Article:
The increasing exploitation of the crypto industry by criminals has been concerning regulators across the globe. In the ever-advancing digital world, all individuals are at risk from cyber-related threats.
Cybercriminals are leveraging vehicles such as crypto/blockchain and other technologies to find sophisticated ways of committing online crypto frauds, money laundering, terrorist funding, and ransomware attacks. In a recent revelation, a senior doctor in the United States has been sentenced to imprisonment by the court for his involvement in a crime on the dark web.
William Fremming Nielsen, a senior district judge, has sentenced the 56-year-old American Ronald Craig IIg to eight years in federal prison. The latter hired hitmen on the Dark Web to kidnap his wife and beat his former colleague and paid them over $60,000 worth of Bitcoin.
The US Department of Justice (DoJ) announced that the accused IIg will serve 96 months in federal prison and will be supervised for three years after his release along with $25,000 in restitution and $100,000 in penalties.
IIg is a former neonatologist from Spokane, Washington, and had hired hitmen on the dark web in 2021 for injuring a former professional colleague of his. He specifically requested the criminals to break the hands of the victim, paying them more than $2,000 worth of Bitcoin for the misdeed.
The next victim of IIg was his estranged wife as he instructed the wrongdoers to kidnap and inject her with heroin so she could drop divorce proceedings. He paid them approximately $60,000 worth of Bitcoins and promised a bonus upon completing the task. The FBI intercepted IIg’s messages on the dark web and started an investigation.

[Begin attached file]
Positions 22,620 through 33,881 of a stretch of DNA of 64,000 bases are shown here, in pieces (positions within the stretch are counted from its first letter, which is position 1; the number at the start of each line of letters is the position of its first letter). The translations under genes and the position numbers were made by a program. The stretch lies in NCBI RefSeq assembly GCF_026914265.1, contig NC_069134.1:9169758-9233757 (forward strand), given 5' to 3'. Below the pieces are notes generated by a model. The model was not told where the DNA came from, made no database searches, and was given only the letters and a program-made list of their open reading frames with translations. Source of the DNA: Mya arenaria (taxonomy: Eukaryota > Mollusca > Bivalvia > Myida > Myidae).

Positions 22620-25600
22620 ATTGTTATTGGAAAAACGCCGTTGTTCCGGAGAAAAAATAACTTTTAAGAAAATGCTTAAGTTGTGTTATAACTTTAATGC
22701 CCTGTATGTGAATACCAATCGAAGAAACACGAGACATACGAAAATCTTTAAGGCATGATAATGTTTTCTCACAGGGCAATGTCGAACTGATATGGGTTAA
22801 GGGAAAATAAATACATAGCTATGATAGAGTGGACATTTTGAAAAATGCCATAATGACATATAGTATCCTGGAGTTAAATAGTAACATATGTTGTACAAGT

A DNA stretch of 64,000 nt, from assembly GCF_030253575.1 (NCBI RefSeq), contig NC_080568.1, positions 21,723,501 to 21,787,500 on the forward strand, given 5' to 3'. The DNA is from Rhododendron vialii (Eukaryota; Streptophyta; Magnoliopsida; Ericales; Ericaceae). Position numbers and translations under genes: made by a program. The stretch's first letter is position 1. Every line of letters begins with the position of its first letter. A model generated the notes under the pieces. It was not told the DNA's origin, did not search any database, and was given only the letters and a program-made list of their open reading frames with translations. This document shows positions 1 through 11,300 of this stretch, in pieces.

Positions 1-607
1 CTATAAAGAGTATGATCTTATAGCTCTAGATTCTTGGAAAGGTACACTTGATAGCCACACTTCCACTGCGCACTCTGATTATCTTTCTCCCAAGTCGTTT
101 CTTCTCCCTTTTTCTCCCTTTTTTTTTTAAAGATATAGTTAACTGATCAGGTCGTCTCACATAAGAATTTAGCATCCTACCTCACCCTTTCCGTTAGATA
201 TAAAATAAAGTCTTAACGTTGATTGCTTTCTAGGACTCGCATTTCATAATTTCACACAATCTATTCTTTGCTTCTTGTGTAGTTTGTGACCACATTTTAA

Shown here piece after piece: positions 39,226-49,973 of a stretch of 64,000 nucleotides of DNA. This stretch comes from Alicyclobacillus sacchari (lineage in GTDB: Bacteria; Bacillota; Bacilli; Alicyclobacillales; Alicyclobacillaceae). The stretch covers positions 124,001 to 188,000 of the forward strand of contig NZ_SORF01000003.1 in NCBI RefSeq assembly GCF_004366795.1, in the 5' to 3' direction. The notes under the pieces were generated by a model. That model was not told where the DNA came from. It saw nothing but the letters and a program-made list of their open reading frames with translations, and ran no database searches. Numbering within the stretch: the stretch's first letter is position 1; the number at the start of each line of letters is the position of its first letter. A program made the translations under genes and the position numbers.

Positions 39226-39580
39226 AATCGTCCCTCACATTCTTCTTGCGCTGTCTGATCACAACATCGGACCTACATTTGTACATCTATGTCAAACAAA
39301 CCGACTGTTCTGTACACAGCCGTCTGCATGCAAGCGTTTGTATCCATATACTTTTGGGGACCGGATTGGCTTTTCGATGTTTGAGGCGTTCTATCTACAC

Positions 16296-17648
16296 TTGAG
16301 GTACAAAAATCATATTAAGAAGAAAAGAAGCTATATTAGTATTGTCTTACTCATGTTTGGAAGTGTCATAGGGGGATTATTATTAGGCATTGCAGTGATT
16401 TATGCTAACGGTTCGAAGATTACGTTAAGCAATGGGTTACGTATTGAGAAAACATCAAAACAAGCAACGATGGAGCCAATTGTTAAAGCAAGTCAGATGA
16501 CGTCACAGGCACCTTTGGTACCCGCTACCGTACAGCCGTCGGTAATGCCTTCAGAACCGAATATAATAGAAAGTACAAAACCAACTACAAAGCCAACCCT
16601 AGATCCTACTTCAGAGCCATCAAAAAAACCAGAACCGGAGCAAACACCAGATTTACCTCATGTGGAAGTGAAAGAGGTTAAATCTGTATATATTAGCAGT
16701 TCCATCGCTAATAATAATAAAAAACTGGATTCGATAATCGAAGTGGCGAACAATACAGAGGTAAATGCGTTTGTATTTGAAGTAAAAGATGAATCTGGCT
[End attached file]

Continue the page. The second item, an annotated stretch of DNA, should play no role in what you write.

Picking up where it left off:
At first, the accused denied charges and falsely claimed that he paid the hitmen to kill him so that he could not hurt others. However, he didn’t stop there and sent a letter to a key case witness, begging her to marry him so that he could manipulate her to change her testimony in court.
He also tried to bribe the witness and promised her to pay the tuition fee for her children to attend St. Aloysius Catholic School and Gonzaga Preparatory School.
Judge Nielsen, who was hearing the case, penned the maximum sentence for the accused and described his crime as “really egregious and even evil.” He also said:
“A doctor’s goal in life is to protect people, keeping people alive – not taking overt steps to do the opposite.”
Vanessa Waldref, US attorney for the Eastern District of Washington said that this case demonstrates how violent individuals could exploit cyberspace and cryptocurrencies for their advantage and to finance their malicious intentions.
Richard Baker, assistant US attorney, said that the accused tried to profit from his crimes by selling the story to the media and appreciated the victims for their “incredible courage.” He also shed more light on the doctor’s plan and said:
“Even before Mr. Ilg sent his terrifying messages through the dark Web and paid more than $60,000 to multiple purported hitmen, Mr. Ilg sought to manipulate and maintain control his victims – sending them harassing text messages, placing GPS trackers on their cars, and even subjecting them to domestic abuse.”
The exploitation of cryptocurrencies by cybercriminals is becoming relatively common. In November, criminals hacked into the system of the largest medical institution in India and demanded a ransom of 200 crores ($24.5 million) in crypto.
In August, Todayq News reported a statement from the US DoJ for a suspect of Bitcoin money laundering.
A Russian citizen Denis Mihaqloviv Dubnikov was accused of employing a ransomware program that has been used to attack thousands of victims worldwide. Dubnikov and his accomplices, and other participants in the scheme allegedly carried out a variety of financial transactions, including international financial transactions, after receiving ransom payments to hide the nature, source, location, ownership, and control of the ransom proceeds.